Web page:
A DOWN-TO-EARTH JOB: SAVING THE SKY Facing curbs on compounds that ravage the earth's protective ozone layer, chemical makers are scrambling to find substitutes. The search isn't easy, and time is running out.
By Stuart Gannes REPORTER ASSOCIATE Julianne Slovak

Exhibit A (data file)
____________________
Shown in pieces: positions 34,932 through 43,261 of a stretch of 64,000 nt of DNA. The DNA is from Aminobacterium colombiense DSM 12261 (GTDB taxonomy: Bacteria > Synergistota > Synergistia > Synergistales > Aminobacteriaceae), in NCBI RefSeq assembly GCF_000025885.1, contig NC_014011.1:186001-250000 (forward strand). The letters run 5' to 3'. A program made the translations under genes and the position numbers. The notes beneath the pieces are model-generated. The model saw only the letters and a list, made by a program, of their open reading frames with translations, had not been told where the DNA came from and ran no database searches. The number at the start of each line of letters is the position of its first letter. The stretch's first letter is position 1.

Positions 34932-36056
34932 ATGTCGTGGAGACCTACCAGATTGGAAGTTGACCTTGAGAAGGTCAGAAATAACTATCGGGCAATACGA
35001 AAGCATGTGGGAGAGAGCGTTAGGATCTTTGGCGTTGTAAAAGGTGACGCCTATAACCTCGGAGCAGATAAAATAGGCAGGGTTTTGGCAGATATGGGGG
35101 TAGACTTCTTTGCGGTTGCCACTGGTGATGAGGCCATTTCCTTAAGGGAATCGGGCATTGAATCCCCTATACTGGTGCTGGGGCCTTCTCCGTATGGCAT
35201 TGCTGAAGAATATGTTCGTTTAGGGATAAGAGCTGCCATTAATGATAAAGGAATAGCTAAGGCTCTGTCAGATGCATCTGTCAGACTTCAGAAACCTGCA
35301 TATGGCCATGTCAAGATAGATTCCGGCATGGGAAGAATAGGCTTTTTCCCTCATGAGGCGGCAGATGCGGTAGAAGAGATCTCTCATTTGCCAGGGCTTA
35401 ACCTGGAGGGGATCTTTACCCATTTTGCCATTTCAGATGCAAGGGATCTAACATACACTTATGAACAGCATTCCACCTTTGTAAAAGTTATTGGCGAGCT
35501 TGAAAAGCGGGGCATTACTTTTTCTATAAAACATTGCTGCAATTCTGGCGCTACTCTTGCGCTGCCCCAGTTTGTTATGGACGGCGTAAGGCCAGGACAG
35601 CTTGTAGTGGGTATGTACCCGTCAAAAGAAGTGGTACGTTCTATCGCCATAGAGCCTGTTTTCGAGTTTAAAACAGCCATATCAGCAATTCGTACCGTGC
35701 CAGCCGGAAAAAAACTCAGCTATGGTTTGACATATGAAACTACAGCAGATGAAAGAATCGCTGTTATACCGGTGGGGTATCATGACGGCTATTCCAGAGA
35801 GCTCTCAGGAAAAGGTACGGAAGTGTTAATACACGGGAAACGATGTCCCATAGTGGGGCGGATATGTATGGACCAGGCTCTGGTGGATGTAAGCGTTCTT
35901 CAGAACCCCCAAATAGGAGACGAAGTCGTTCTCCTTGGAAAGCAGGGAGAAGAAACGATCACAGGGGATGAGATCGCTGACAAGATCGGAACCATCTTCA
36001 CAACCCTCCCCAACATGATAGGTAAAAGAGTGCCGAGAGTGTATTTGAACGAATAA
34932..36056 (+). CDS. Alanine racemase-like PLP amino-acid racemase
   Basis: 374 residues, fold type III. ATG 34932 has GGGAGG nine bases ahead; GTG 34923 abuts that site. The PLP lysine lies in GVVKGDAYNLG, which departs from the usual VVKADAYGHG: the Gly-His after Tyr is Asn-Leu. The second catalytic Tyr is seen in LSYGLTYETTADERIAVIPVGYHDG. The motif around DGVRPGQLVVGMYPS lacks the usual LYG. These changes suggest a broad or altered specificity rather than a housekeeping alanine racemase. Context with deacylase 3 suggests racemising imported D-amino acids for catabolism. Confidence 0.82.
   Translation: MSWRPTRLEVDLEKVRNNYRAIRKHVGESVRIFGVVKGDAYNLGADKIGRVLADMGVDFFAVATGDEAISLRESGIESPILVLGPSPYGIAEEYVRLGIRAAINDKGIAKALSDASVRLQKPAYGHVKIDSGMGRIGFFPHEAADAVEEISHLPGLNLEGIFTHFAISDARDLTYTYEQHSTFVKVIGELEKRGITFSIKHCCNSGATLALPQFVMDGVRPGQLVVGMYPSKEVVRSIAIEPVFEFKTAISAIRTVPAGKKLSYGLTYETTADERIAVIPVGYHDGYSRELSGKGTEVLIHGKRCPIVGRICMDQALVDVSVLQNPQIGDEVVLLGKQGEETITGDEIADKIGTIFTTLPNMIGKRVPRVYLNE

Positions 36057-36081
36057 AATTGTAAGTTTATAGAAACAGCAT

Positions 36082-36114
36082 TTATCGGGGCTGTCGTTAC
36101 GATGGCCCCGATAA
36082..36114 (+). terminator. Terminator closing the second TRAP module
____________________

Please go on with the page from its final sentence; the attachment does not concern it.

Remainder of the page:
(FORTUNE Magazine) – OZONE, A VARIANT of the oxygen we breathe, is the Jekyll and Hyde of the atmosphere. At ground level, where it is a pollutant from smokestacks and tailpipes, ozone contributes to smog. But in the stratosphere, a layer of naturally occurring ozone beneficently prevents the sun's dangerous radiation from reaching the earth, where it can cause skin cancer, eye cataracts, and crop damage. Alas, while there is no quick way to rid cities of ground-level ozone, industry has unwittingly come up with a family of compounds that strip ozone from the stratosphere. According to most experts, a group of widely used chemicals called chlorofluorocarbons (CFCs) is eating away at the ozone-in- the-sky, heavy oxygen molecules made up of three atoms instead of the usual two. New data show that the ozone layer is eroding, not just in the Antarctic -- where climatic conditions in the summer create a hole the size of the continental U.S. -- but over nearly the whole globe. Worries about ozone are rallying international support for limits on CFCs. A treaty signed in Montreal last September by 24 countries, including the U.S., calls for restrictions on CFC production starting next year. That prospect is prompting the world's largest CFC makers to invest millions of dollars in the search for less harmful substitutes. American, Japanese, and European chemical makers are experimenting with everything from exotic CFC formulations that do not break down atmospheric ozone to compounds derived from petroleum distillates and even crushed orange peel. In addition to such U.S. producers as Du Pont and Allied-Signal, England's ICI, West Germany's Hoechst, and Japan's Asahi Glass are hustling to develop and patent new production processes for their experimental CFC replacements. All the new compounds must pass rigorous toxicity testing. Those that do will likely be costlier and harder to use than the CFCs they replace.